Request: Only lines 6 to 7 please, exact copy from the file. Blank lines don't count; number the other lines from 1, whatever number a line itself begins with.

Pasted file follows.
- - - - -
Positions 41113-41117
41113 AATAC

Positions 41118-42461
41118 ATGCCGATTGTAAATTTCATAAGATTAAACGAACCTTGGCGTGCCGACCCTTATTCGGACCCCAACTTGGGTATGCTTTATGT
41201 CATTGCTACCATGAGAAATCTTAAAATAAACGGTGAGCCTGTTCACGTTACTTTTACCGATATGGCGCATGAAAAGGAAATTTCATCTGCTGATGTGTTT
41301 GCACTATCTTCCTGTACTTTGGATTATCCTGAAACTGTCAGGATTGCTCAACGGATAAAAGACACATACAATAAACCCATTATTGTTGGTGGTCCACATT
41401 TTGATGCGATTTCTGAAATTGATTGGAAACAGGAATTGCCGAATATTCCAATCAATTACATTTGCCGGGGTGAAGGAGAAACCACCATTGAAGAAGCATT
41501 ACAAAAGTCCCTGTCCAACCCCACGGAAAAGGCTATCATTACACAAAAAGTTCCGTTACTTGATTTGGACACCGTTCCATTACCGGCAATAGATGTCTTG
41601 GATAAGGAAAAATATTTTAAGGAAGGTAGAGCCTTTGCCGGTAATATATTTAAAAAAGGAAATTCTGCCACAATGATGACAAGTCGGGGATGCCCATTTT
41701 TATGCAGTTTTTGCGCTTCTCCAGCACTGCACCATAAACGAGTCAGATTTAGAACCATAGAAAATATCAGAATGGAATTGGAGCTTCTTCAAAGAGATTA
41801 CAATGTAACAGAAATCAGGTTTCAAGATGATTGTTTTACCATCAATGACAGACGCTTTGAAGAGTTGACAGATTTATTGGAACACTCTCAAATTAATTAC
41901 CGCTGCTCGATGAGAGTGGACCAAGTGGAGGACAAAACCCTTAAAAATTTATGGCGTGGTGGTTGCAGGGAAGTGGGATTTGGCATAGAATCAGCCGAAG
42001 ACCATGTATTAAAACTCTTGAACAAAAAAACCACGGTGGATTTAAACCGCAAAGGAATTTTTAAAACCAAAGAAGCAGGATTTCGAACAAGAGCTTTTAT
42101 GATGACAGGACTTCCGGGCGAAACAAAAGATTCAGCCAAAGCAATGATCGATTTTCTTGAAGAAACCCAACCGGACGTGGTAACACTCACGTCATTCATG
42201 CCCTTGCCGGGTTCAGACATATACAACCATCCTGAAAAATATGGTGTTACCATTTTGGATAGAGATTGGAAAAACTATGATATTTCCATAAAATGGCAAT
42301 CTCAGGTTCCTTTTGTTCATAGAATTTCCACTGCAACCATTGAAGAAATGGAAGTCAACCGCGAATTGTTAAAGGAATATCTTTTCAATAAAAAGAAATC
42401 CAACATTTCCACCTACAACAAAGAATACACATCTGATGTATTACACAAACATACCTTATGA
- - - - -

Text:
41301 GCACTATCTTCCTGTACTTTGGATTATCCTGAAACTGTCAGGATTGCTCAACGGATAAAAGACACATACAATAAACCCATTATTGTTGGTGGTCCACATT
41401 TTGATGCGATTTCTGAAATTGATTGGAAACAGGAATTGCCGAATATTCCAATCAATTACATTTGCCGGGGTGAAGGAGAAACCACCATTGAAGAAGCATT